In recent blogs we have had much to say about strategic planning in universities and colleges. It is true that these are currently facing many challenges as they adapt to constraints imposed by the Covid19 pandemic. However, there is a whole sector of training providers, in a variety of specialisms. These too struggle with, often very complex, planning and scheduling scenarios, some of which can be found in more traditional tertiary education establishments, and some that are more unusual.
Organisations that are developing intricate new products and services need to train staff and clients in their use and implementation. To illustrate, defence contractors developing new aircraft or sea going vessels, may develop highly complex, multi-facetted assets. We can think of ships and aircraft that push the boundaries of science. Technicians will need training to be able to build, and use, these technologies. Others will need training to maintain and repair them, and so-forth. Similarly, telecom providers are investing billions in new technologies (such as 5G). They need to train technicians and staff to install and maintain this equipment. This may draw our attention to some of the issues around the current controversy surrounding the supply of 5G equipment. Providers who may have developed training programs to support staff in the implementation and maintenance of one company’s technology, will now have to modify training programs to accommodate equipment from other suppliers. As we consider these situations, we begin to realise the level of complexity that exists around generating training programs covering so many different specialisms.
Once the areas of course material to be covered are understood, and planners have identified how much time each module will take to deliver, and which pedagogical mode of delivery is to be adopted for each component of the program, delivery can be modelled, planned and then managed. When delivering training in a volatile environment, unseen issues may throw program delivery into difficulties. To illustrate, where technology may impose unseen constraints, that are only manifested once course delivery is underway, or external factors that might require very short notice adaptations to program delivery, like a change of supplier. Planners will need to be able to respond quickly, sometimes in real-time to these issues to ensure, where possible, that trainees are not adversely impacted by them. So, a planning solution would need to allow users to go into the system to modify rules and re-run scenarios. On this basis they could find an optimal solution, allowing changes to the program to be seamlessly integrated into the curriculum delivery.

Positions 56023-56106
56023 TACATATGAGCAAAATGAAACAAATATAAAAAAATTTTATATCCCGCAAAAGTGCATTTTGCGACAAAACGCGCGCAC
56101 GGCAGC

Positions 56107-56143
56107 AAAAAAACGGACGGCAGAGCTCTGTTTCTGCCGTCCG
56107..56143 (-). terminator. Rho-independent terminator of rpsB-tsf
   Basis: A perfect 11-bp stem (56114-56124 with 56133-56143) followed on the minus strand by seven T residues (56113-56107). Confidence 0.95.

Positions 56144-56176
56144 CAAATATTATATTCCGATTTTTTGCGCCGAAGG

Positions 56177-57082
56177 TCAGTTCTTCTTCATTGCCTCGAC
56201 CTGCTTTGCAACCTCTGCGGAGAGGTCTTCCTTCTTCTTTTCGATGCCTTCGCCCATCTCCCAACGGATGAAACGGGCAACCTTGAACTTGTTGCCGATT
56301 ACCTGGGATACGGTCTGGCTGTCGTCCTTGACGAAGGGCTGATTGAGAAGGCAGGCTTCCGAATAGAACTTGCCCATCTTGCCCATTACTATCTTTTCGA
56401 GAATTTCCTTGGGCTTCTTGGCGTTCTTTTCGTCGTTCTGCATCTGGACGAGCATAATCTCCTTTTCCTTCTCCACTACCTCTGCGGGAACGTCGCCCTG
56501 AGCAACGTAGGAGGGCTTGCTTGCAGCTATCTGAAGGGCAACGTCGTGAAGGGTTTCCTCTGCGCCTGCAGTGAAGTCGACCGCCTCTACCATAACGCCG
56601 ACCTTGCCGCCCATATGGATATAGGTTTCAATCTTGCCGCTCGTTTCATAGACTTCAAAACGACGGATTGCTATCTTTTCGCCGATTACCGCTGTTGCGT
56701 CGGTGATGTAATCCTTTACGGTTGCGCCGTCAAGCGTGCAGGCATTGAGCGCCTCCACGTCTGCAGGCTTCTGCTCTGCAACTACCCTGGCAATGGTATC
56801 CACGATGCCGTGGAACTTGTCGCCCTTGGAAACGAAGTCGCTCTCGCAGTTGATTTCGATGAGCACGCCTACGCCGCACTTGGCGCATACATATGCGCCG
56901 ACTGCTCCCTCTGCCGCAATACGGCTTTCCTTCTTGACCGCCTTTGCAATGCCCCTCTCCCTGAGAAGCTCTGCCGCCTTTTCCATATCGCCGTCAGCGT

As we can see here, we have discussed the management of course delivery without once discussing the issue of space, what teaching space (classroom, lab, on-line, and so-forth) is required. Of course, this is a consideration. But we can see that when planning a program of study, space is just one consideration, and not necessarily the first.
How can this level of complexity be managed? Some may consider that it is a simple mathematical problem, and it is simple to develop software solutions to deal with it. However, even when organisations invest in scheduling tools to manage their training programs, staff are often forced to revert to all sorts of cheats and short cuts to bypass the solution, so that they can manage the complexity effectively. It can take an inordinate amount of staff time, and the chosen scheduling tool is seldom well maintained. Why is this?
A key reason is that over time programs have become more convoluted to reflect the higher levels of intricacy involved in the subject matter being delivered. Additionally, there are also more flexible methods of delivery available to trainers. Yet the tools designed to manage course schedules have remained fundamentally unchanged since the 1990s.
The research community through forums such as Practice and Theory of Automated Timetabling (PATAT) and the Multi-Disciplinary International Scheduling Theory and Applications (MISTA) conferences, has been pondering the solutions around similar scheduling issues for some years now. The result is that the scientific community has enabled the development of heuristics, that in clever combinations, have advanced the ability to manage very complex scheduling problems such as these here described.
As a result of this work, EventMAP, a spin out from Nottingham University, and Queens University Belfast, has developed a range of scheduling applications that incorporate these developments, enabling complicated scheduling problems to be modelled, planned and managed in a wide variety of industries. Combining such tools with the advent of the cloud, has made it easier than ever, to deploy these types of tools to end users. It means that organisations both large and small can deploy solutions quickly to large numbers of staff. For this reason, we have close working relationships with organisations in Healthcare, Aerospace, Defence, Media, Policing, and Education.
If you have a particularly complicated curriculum planning, resource management or scheduling problem, we would be pleased to discuss it with you. The more varied the scheduling scenarios we encounter, the more we can add to the sum of knowledge in managing these situations.
The key lesson to take away however, is that regardless of the complexity of the scheduling problem you face, there are tools that can help you manage them.